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A look into the ‘Coinbase Effect’

Chayanika Deka

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Source: Pixabay

The San Francisco-based cryptocurrency platform, Coinbase, is known for its dominance in the US. The exchange is exclusive about listing tokens on this platform; only limited tokens get listed on it. An interesting phenomenon is the “Coinbase Effect”, something that “happens when the price of a cryptocurrency goes stark, raving mad moments after it’s been listed on the San Francisco-based crypto exchange Coinbase.”

The latest benefactor of this effect is Maker [MKR]. Coinbase Pro had announced the launch of MKR; less than an hour after the announcement, on-chain metrics spiked as the price soared over 40%.

Source: IntoTheBlock | Number of Transactions

The latest edition of ITB stated that in the aftermath of Coinbase listing, tokens not only experienced in price surges, but effects have been witnessed across the listed tokens’ network.

“The LINK token was listed on Coinbase on June 28, 2019. Before being listed, LINK was worth just over $2.60, and by June 29, it had increased by over 45 percent, peaking at $4.40 and closing at $3.87. The Chainlink network recorded the highest activity ever during Coinbase listing day as 10.02 thousand addresses were active on that day.”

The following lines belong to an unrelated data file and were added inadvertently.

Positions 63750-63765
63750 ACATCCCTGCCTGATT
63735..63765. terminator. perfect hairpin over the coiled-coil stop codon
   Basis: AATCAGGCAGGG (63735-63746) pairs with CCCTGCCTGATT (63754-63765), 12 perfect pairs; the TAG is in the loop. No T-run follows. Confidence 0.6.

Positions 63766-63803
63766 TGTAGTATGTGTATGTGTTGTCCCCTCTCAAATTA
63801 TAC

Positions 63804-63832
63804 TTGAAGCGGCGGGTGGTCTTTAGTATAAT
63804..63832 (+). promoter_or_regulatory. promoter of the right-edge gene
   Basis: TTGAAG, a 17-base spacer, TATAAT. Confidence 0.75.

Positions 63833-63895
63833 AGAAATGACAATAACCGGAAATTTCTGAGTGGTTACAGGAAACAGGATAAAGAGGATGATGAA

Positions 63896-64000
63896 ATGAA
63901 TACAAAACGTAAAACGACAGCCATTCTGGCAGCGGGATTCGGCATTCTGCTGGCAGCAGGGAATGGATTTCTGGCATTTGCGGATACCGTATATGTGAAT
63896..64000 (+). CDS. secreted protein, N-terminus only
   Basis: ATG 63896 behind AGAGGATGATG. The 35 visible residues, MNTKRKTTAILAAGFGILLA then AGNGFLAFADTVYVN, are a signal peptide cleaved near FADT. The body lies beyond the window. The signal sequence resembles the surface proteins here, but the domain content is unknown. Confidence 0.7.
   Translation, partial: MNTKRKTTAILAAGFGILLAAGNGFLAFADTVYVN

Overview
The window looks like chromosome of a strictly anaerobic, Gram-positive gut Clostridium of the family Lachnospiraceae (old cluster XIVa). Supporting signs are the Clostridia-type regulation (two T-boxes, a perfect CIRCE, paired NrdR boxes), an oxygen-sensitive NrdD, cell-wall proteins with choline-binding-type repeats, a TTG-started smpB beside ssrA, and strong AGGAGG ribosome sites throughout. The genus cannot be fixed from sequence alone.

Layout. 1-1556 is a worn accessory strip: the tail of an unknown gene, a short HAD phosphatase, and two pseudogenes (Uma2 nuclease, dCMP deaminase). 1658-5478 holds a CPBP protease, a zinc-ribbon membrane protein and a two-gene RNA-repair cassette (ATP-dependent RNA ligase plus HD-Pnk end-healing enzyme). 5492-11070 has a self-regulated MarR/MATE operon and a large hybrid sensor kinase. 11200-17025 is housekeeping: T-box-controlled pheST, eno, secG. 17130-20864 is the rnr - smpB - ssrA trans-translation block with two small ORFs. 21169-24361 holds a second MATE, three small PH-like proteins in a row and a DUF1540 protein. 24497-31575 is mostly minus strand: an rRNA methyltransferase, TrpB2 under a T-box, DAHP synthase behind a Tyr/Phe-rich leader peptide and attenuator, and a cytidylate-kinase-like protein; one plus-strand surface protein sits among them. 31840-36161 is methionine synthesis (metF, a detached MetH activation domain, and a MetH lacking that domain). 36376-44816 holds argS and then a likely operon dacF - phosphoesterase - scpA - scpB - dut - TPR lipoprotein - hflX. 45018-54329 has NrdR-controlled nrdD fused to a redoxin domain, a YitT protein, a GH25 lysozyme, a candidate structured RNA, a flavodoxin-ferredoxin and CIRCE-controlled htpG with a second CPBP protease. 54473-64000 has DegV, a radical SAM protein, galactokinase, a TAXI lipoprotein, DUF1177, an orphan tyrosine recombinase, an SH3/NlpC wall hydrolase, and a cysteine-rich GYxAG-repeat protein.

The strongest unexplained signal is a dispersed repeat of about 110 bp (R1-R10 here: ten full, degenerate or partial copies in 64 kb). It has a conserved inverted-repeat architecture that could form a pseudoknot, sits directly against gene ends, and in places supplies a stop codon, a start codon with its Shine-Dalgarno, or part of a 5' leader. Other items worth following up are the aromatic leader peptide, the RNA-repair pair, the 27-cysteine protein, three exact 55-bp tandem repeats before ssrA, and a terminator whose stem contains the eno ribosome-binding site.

Source: IntoTheBlock

In August last year, MATIC climbed by over 60% in the 24 hours after the announcement of listing on Coinbase.

However, the ‘Coinbase Effect’ did not always impact digital assets. It first became apparent in 2017. A few years after its launch, it listed Bitcoin Cash [BCH] and Litecoin [LTC], Following which both the coins’ prices doubled after getting listed on Coinbase. However, it was during crypto winter in 2018 when coins such as XRP, Basic Attention Token [BAT], Zcash were listed; these coins did not see any price action.

Chayanika is a full-time cryptocurrency journalist at AMBCrypto. A graduate in Political Science and Journalism, her writing is centered around regulation and policy-making regarding the cryptocurrency sector.